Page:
I think you are somewhat near me in location.  One way I'd like to utilize this group is to locate resources.  For example, I am just now starting to think about prepping. Nonperishable food is easy enough to find.  I'm new to the area though so I'm not so sure where to go/how to go about water storage. This may or may not be relevant to location and I'm just in need of ideas. Using this as a way to just bounce back ideas on what to be collecting would be helpful for me too.  There are so many forums, etc. to sift through. Having a few people to directly talk to about it may prove to be simpler. I guess another think I'd like to have this network for is available properties. We're looking for a rent to own property where a garden and some animals would be feasible.  Some other things we could share about are local farms and other organizations to support and possibly become invovled in. I don't know if we want this to take on a "political" face - may be best as a way to share about, not necessarily promote various causes.The possibilities are endless really... I think our functions will form as more people join and start sharing.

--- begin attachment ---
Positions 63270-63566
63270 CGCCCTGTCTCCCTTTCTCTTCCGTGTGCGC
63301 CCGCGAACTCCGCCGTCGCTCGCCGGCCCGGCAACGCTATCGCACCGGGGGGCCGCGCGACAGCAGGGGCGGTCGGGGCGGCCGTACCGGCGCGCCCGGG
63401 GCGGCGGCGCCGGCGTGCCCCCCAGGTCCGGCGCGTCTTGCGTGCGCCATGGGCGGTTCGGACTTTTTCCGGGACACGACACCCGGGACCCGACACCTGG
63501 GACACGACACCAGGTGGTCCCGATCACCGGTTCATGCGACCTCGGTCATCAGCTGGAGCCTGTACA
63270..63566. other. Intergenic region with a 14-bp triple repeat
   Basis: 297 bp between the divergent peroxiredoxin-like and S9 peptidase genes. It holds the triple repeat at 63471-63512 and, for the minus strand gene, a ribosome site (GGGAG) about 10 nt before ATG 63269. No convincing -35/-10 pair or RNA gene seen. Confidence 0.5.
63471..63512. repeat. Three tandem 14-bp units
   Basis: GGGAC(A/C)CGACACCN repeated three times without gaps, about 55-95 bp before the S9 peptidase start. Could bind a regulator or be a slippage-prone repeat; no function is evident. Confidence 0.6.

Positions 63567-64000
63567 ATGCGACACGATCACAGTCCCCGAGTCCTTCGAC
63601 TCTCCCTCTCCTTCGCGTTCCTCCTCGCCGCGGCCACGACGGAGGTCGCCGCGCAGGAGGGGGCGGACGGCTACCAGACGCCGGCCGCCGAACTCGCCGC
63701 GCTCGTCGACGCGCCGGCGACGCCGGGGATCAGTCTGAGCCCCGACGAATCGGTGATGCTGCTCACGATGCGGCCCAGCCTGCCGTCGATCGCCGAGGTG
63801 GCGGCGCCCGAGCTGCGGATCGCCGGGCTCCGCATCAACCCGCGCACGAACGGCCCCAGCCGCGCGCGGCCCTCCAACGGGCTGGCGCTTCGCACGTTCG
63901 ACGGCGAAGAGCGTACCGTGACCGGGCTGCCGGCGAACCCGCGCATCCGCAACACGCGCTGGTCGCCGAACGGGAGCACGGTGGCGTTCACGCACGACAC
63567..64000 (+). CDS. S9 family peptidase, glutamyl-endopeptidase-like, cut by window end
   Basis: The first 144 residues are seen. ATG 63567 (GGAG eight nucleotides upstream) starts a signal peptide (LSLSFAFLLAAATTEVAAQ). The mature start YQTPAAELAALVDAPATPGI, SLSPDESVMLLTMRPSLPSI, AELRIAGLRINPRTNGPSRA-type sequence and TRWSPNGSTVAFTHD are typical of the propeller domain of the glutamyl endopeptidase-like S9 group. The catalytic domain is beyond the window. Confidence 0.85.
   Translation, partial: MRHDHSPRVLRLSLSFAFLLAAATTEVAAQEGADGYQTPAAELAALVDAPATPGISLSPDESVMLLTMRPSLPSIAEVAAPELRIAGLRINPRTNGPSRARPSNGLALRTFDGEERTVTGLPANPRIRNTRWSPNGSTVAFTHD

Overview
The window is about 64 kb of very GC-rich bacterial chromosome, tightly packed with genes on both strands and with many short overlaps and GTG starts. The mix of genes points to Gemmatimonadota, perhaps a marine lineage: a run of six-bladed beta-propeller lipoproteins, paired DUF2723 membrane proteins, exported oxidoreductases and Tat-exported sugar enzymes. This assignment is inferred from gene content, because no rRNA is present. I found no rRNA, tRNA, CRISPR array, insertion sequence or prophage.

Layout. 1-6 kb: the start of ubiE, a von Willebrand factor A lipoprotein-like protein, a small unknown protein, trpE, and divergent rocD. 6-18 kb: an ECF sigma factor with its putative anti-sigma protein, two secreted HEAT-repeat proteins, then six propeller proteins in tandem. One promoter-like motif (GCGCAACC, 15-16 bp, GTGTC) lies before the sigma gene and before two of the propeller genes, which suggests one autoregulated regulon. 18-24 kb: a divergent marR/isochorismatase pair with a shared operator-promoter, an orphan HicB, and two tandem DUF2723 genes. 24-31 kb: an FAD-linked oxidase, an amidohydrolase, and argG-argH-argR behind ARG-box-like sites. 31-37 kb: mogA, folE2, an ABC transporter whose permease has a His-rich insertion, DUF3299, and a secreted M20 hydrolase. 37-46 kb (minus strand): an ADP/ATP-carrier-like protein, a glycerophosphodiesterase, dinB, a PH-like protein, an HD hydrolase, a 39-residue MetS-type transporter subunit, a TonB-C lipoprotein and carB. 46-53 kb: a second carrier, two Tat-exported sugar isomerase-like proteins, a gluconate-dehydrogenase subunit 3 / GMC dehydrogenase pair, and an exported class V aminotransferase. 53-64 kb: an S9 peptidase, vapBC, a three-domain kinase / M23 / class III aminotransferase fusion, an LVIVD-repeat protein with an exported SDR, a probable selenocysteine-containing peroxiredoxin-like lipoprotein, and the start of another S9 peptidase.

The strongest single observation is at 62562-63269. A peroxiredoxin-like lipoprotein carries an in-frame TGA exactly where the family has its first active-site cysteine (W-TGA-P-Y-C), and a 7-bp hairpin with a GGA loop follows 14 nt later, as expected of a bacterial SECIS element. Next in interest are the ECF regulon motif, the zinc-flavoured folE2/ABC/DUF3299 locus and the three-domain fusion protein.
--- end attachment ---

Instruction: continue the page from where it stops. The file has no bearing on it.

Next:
Crazy side note: In the case of some extreme world event, it would also be good to know where other people like ourselves are at and how we could help each other if interested. Things to think about...

Hotrod's picture
Hotrod
Status: Silver Member (Offline)
Joined: Apr 20 2009
Posts: 185
What to do?

Hello VR and others,

I am located in NE WI and am a small time family farmer, the old fashioned kind that grew up learning how to harness horses and grease and adjust threshing machines from uncles and neighbors.  I believe that when the financial collapse happens that we will revert back to a more labor intensive, and much less capital intensive farming paradigm.  So, in that regard I am looking for ideas and resources, and maybe more importantly, moral support from people who feel the same way.